For the MacArthur Family, Volunteering is in the Genes
Family Dedicates Over 50 Years of Service through Volunteerism
Much has changed at Needham’s hospital over the past 50 years. In that span, the hospital has been transformed from a small community hospital, “Glover,” to an award-winning medical facility, “Beth Israel Deaconess Hospital–Needham,” which brings Boston-level care to the suburbs. The campus is now home to a sophisticated Breast Cancer Center; a premier Cancer Center and Surgical Pavillion; and as of May, 2019, a new 37,000 square foot Outpatient Clinical Center. In the face of all the changes, one tradition that has remained constant over those years: volunteerism - and the MacArthur family has exemplified just what that commitment means.
In the late 1960’s, Ruth “Ruthie” MacArthur (pictured above, 1927-2019) began the family tradition when she started volunteering in the coffee shop at Glover Hospital, now the site of the BIDMC Lank Cancer Center. Fast-forward to today, over 50 years later, where Michaela, Ruthie’s granddaughter and the youngest in the family, is now a volunteer at the hospital. Michaela first officially volunteered at BID–Needham seven years ago and she has returned each year since.
Michaela, who is a full-time nursing student at the University of Massachusetts-Boston, helps in a variety of ways with volunteer service at BID–Needham. For the past several years, she has greeted and escorted patients to and from their appointments, assisted with discharging patients from surgery or inpatient units, transporting specimen samples to the laboratory, restocking nurse’s precaution carts, and completing various non-clinical tasks.
“My family totally inspired me to volunteer here and I wanted to make a difference, just as they did,” Michaela said from her home in Needham. “My grandmother volunteered for over 40 years at the café and touched so many lives. Her life was committed to volunteering. I have very fond memories visiting my grandmother with my sister in the café.”
|“It is great to see the hospital prospering and growing,” said Michaela, pictured above volunteering at the popcorn machine at the Tree Topping Ceremony in 2017 for the new Outpatient Clinical Center said. “It has been amazing to watch the incredible changes. Since I was a kid, I’ve watched the growth from a small local hospital to a bigger hospital, touching and helping so many lives.”|
Micheala’s older sister, Victoria MacArthur, now a 30-year-old accountant in Boston, became an official volunteer in 2003-2004. Like Michaela, Victoria had spent many days of her childhood at the hospital. In addition to helping patients at the hospital, Vicky handled the register, took orders, and made friends with the “regulars,” including people living in Needham and the local firefighters and police officers.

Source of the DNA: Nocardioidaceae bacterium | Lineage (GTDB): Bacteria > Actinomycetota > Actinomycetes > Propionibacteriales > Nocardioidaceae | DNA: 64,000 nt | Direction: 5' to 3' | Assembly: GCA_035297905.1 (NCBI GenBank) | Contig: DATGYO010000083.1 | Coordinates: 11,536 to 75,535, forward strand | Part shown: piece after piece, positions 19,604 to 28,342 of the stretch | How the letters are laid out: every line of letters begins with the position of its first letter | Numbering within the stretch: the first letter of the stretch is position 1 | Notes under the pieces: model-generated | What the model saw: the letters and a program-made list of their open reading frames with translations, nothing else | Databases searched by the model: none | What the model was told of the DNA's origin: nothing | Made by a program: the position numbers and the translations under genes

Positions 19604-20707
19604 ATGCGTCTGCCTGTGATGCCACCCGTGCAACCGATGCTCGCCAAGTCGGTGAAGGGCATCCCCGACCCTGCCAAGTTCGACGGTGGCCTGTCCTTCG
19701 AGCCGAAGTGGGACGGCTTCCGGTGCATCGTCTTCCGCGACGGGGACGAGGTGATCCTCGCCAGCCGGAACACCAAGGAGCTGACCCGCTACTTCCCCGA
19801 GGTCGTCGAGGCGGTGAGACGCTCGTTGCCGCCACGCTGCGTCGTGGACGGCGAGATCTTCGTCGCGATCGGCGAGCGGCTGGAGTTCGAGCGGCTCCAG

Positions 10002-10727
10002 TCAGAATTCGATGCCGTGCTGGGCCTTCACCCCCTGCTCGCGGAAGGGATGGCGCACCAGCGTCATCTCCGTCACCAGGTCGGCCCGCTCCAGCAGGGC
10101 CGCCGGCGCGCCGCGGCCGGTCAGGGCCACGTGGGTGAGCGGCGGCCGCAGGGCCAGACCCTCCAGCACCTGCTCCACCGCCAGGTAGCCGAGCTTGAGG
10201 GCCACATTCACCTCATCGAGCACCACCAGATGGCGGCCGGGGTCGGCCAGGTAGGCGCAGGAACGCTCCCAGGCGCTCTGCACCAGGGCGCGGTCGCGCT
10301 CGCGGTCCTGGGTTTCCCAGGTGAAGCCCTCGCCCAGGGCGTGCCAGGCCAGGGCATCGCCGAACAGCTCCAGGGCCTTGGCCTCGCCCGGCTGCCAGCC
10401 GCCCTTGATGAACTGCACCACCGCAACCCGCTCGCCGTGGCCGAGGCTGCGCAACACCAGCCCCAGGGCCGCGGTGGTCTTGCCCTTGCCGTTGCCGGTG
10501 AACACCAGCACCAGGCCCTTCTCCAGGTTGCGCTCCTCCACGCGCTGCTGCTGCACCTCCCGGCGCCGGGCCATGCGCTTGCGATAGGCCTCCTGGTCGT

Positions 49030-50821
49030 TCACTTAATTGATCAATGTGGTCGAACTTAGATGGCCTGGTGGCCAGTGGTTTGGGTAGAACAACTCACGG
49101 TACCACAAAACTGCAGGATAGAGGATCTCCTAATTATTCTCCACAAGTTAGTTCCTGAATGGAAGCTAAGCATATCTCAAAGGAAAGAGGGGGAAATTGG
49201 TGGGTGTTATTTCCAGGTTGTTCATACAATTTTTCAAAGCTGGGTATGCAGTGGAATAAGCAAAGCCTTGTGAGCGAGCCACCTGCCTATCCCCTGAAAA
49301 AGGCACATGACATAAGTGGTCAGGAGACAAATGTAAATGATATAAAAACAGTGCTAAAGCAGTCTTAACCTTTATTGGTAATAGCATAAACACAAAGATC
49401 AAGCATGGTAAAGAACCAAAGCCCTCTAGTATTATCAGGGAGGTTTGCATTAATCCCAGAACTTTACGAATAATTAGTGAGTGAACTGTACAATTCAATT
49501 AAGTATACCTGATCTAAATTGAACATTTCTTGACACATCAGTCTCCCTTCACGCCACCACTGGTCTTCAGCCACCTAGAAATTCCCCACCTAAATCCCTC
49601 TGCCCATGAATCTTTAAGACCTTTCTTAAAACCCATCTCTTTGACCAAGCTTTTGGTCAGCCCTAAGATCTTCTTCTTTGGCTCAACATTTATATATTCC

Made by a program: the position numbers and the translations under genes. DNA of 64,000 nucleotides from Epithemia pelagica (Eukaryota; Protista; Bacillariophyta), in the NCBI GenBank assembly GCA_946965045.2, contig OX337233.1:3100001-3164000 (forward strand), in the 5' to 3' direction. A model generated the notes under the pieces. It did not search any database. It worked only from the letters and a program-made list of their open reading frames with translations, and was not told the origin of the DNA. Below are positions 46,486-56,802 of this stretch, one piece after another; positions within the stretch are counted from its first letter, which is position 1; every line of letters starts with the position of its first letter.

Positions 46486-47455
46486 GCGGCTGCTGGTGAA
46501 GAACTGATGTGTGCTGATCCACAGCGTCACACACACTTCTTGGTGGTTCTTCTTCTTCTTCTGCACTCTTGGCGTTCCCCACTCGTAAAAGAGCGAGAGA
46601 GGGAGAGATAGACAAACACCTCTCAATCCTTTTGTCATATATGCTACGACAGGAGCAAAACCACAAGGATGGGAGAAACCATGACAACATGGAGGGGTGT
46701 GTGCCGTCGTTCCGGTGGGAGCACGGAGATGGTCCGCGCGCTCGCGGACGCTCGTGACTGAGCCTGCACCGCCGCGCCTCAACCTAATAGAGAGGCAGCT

“Volunteering alongside my grandmother will always be something that I cherish,” Vicky said. “Helping the patients and seeing the regular customers who were always so happy to see us drove me to keep volunteering. I still remember all of the volunteers I worked with. We were like a big happy family and I absolutely loved being a part of this amazing group.”
Michaela’s father, Paul, was not an official volunteer, but may as well have been. Helping his mother out, he would clean the coffee shop and fill condiment containers, such as saltshakers and ketchup bottles. Other days, his mother would send him on his bike throughout Needham to sell Hospital Aid Memberships door-to-door. Her mother, Sarah, was also heavily involved, helping to clean, take orders, and lend a hand in the old gift shop when needed.
“In our family, it isn’t expected that we volunteer at the hospital - it was an unintentional tradition,” Micheala added. “When [Tracy Murphy, Director of Volunteer Services] confirmed that I would be volunteering at BID–Needham, I was ecstatic. I feel honored to uphold my family’s tradition and to complete duties for this hospital.”
In 2011, Ruthie was honored by the Needham Exchange Club with the prestigious “Book of Golden Deeds,” awarded to a Needham resident who has a history of selfless contribution for the betterment of the town. Don Regan, who has worked in food services at BID–Needham since the early 1980’s, says there was no one more deserving.
“She was the nicest lady going,” Regan, who worked many years in the coffee shop alongside Ruthie, said. “She worked hard and took her role very seriously. She took pride in her work.”
It is safe to say the MacArthur family and volunteerism will continue to play a vital role in the hospital’s future, as it has the past.
“Volunteering at BID–Needham has been an honor and a wonderful experience,” Michaela said. “I hope to be here for many more years to come, as my grandma was. I hope that while volunteering at BID–Needham, I can make a difference in at least one person’s life.”